For those of you who didn’t come to Vegas this year, I have some bad news for you. You missed what might have been the best freestyle competition in the history of dressage. No joke. It was stupendous and I get goose bumps writing about it, even at 8 in the morning, sleep deprived and dehydrated, with no caffeine yet coursing through my bloodstream. It was easily the most exciting and high quality set of freestyles I have ever witnessed in one place. Even the rides toward the bottom of the placings were exciting, and apart from both Monica and Heath using Pirates of the Carribbean music (if Leslie M. had made it this far there would have been three of them), there was a great deal of musical variety. Before I comment on the judging and on the atmosphere at the press conference (not all the bridesmaids were smiling), here is a brief blow-by-blow:
Heath and Regardez Moi – I just love this little stallion. The ride wasn’t mistake-free and the choreography didn’t always set him up for success, especially with the one tempis, but there is some real talent in there, especially for the piaffe and passage. It’s too bad he lives so far away in Oz, but perhaps he will do some time in Europe or NA leading up to WEG.
Marco and Diamore – their highlight was half pass to a circle of two tempis to half pass back the other way. It made up for really dreadful double pirouettes that were more a turn in the middle. Showing double of something bad is definitely not in one’s best interests. The music was nondescript, but Marco had a loyal, cheering group of fans and I am sure he was tickled to just be out there enjoying his first WC Final appearance.
Jeanette and gigantic Nartan – actually, I think the horse is less gigantic than Jeanette is petite. Awesome freestyle, and the first to really connect with the crowd. The music was fun, a bit silly, but very strong and suited to the big footed, floppy eared horse that showed both elasticity and power. The passage music was Hernando’s Hideaway, which may not be a totally original song fora freestyle, but it was a great arrangement with lots of goofy instruments. Jeanette made one very original move by leaving the walk to nearly the end of the freestyle. The walk music was uber-cute, so it wasn’t anticlimactic to walk so close to the final centre line. Two thumbs up for using fun music that really suited the horse.
Michal and Randon – I said it last year already in Hong Kong. This is an emerging talent from behind the ex-Iron Curtain. I was expecting bad music, but as soon as he started to passage from the halt to very strong drums, I was hooked – as was the crowd. I loved his trot music too, though I can’t quite place it. I’m pretty sure I’ve heard it in a TV commercial. The canter music was the only part I didn’t like so much, but the overall performance was exciting to watch.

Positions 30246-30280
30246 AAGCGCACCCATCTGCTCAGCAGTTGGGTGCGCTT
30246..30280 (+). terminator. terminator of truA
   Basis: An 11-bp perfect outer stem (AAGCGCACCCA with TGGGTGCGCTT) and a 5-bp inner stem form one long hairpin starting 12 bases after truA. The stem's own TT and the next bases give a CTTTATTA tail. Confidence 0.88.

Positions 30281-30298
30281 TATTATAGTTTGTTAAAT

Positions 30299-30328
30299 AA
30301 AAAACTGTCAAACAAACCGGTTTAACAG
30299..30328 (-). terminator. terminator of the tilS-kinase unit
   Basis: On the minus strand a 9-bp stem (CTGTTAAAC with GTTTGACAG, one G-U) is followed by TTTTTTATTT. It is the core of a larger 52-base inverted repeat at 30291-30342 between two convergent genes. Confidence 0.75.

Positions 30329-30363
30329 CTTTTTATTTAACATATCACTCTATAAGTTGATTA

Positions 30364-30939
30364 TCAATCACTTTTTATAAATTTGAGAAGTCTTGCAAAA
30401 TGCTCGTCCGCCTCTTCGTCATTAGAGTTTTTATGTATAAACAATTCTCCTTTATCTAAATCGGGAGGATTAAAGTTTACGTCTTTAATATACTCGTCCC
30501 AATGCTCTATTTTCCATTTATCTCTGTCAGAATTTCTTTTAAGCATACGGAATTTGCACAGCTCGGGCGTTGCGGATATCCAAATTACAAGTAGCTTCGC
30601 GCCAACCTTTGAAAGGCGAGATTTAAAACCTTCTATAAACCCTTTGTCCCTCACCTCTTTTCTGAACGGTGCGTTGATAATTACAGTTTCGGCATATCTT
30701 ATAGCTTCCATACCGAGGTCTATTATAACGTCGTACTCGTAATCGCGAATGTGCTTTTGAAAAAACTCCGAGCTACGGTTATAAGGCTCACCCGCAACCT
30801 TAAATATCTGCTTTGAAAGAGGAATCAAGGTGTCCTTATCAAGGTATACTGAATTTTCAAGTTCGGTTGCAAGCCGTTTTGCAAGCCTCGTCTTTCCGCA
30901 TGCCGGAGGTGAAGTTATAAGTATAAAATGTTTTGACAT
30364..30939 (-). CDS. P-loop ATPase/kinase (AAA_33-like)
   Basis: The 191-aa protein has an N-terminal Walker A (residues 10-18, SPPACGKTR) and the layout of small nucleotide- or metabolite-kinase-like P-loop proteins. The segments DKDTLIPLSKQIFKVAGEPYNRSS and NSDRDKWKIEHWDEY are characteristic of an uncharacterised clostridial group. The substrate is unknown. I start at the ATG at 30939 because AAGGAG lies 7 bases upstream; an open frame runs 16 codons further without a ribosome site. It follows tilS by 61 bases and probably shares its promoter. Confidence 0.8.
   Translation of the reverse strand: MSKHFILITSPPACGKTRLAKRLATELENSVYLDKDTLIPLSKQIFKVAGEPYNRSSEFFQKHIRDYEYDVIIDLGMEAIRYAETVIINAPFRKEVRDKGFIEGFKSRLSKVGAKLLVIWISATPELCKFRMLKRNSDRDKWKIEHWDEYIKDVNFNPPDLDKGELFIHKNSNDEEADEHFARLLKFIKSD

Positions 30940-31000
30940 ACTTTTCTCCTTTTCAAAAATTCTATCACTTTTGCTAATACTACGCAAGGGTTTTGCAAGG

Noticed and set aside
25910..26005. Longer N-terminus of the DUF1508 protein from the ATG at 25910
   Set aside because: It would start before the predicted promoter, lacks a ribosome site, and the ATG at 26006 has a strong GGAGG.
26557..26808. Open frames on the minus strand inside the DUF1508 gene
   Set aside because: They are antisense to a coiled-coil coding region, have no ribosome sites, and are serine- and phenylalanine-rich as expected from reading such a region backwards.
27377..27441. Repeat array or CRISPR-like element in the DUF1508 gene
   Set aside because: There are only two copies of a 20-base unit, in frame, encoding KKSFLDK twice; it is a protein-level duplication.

Jan and Briar – I was a little disappointed for Jan that Briar’s swansong had a couple of little blow ups, but perhaps it was fitting. The first time I saw Briar was in Jerez 2002, and he pretty much lost his marbles in the freestyle. Perhaps he was just showing everyone that at 18 he’s still ‘got it’. Jan received a standing ovation after his ride, then a second one at the end of the evening when he was brought back in for a bittersweet lap of honour. This was Briar’s last appearance in competition. Thanks and kudos must go to Jan for producing such a long and successful career with a stallion who might not have shone so brightly in other hands. A Dieu Briar. We’ll miss you.
Monica and Whisper – one thing really puzzles me about Monica. In 1994 she won the WC Final on Ganimedes, with one of the most well designed and executed freestyles of that era. Her use of Broadway music to fit the choreography was head and shoulders above what was the norm in those early days of freestyles. So here’s the contradiction: her freestyle with Whisper has none of that going on. She trots and passages to different sections of the same rock song (which I recognize but can’t name), so the music matches only the trot work; it’s too fast for the passage. The canter music is a strange violin arrangement of Pirates music, and the tempo doesn’t match the gait. There is very little interpretation and no theme that I can detect. I don’t get it. She’s a brilliant rider on a brilliant horse but the lukewarm applause at the end of her ride was evidence enough that she has not found magic with her choice of music.
Hans Peter and Nadine – I just adore the music HP has chosen for Nadine. It has everything that was missing with the previous pair. I loved it in HK and I love it now. It is one of the best matches of horse to music out there. Nadine tends to get more tense as she goes along, and by the end of the freestyle the passage showed some very strange activity in the left hind because of it. HP may have recorded a personal best score last night, but I am sure he knows he can reach even higher once he finds the way to keeping Nadine happy all the way to the final halt.